What’s Iguazu Falls?

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Iguazu Falls are a UNESCO World Heritage Site on the Iguazu River between Brazil and Argentina. They have over 275 waterfalls, with the largest being the Devil’s Throat. The falls are more accessible than Victoria Falls and have a solid tourist industry.

Iguazu Falls are the beautiful waterfalls on the Iguazu River between Brazil and Argentina. They are a UNESCO World Heritage Site and have been since 1984 and 1986. The falls straddle two countries, and therefore are shared by two different parks: Iguazu National Park in Argentina and Iguazu National Park. ‘Iguacu in Brazil.
Iguazu Falls are, without a doubt, one of the most remarkable natural formations in the world. Their name simply means Big Water in Guarani, and it’s an appropriate name. There are more than 275 waterfalls in Iguazu Falls, spanning more than a mile and a half (2.5 km) of river. The vast majority of falls are over 200 feet (60 m) in height, with the tallest fall being approximately 270 feet (82 m). At any given time, about 150 acres of water fall. This compares to Niagara, which has less than 50 acres falling at its peak.

Upon seeing Iguazu Falls for the first time, Eleanor Roosevelt is said to have exclaimed, “Poor Niagara!” It’s hard to conceive the amount of water that flows from Iguazu Falls, and even the videos of the place don’t do it justice. The mist and deafening roar of the falls are as important a part of the experience as the sight of the water itself.

The legend of the creation of the falls says that once there was a huge river spirit or deity, a giant serpent called Boi. Legend has it that the locals sacrificed a young woman every year, to appease Boi and keep him in peace. One year, a Guarani hero rescued the woman destined for sacrifice and fled with her in a canoe. Furious, Boi broke into hundreds of falls, condemning the man and woman to separate forever or fall together for eternity, depending on the version of the myth.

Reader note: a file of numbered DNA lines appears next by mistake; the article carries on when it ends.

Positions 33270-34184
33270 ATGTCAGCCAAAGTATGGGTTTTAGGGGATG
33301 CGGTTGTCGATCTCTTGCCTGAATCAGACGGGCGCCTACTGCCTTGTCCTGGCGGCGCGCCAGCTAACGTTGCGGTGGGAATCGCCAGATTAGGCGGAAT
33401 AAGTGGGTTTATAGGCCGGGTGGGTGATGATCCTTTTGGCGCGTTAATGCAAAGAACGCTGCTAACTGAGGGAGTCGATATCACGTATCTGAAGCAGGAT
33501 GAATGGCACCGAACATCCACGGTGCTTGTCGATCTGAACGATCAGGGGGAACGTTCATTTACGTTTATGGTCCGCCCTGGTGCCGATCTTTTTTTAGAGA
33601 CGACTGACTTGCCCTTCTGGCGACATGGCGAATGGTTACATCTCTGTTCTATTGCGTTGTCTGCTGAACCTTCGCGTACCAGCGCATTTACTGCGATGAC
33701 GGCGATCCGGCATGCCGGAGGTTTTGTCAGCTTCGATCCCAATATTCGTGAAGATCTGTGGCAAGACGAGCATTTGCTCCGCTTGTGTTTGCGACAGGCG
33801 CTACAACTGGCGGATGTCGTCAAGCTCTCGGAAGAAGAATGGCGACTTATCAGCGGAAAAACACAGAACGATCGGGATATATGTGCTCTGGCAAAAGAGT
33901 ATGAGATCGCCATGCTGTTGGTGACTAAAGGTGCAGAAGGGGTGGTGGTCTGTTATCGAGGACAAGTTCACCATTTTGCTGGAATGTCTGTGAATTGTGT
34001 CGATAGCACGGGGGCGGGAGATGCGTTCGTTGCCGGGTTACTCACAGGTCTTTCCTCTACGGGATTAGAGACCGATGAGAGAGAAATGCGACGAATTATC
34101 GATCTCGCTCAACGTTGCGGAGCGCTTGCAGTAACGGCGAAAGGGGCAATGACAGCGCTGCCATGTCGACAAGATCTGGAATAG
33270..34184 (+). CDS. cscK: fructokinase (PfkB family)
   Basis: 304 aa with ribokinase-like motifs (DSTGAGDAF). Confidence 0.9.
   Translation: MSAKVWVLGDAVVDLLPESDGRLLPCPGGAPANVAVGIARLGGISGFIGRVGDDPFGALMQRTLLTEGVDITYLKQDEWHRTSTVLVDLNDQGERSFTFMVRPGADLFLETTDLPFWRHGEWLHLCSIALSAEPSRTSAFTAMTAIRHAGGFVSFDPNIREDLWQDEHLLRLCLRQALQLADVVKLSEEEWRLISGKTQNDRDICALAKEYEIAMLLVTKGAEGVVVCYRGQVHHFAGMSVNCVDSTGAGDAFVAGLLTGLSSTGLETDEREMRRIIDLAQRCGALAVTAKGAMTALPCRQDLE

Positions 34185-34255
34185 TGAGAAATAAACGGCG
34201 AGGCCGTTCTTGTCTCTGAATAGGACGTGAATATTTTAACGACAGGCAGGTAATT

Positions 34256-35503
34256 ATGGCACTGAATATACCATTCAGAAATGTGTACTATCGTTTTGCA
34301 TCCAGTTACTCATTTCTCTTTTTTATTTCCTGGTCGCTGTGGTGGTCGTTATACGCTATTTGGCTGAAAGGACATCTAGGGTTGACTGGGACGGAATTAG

The most notable of the Iguazu Falls is the so-called Devil’s Throat, or Garganta del Diablo. This is the largest of the Iguazu Falls and creates a large horseshoe shape, nearly 500 feet (150m) wide and over 2300 feet (700m) long. The Garganta del Diablo forms this part of the border between Argentina and Brazil.

While Iguazu Falls may not be the largest in the world – that distinction belongs to Africa’s Victoria Falls – they are much more accessible than Victoria Falls, allowing for a more up-close and intense experience. There are boardwalks that extend along some of the Iguazu Falls, on both the Argentinian and Brazilian sides, allowing visitors to get close enough.

The Paseo Garganta del Diablo is one of the most visited of these walkways and allows visitors to get right to the top of the Garganta del Diablo. A boardwalk allows visitors to walk out to a point where they are surrounded by more than 260-degree waterfalls, giving the impression that they are truly in the middle of a whirlpool.
Both Foz do Iguacu on the Brazilian side and Puerto Iguazu on the Argentine side have airports that serve them. There is a solid tourist industry built up there, with many hotels and hostels at all price points, restaurants catering to Westerners, and countless guides willing to show you around the falls. On the Argentinian side is a small train that takes visitors around the falls, stopping at each of the different walkways. This is probably the easiest way to see multiple waterfalls with minimal effort.

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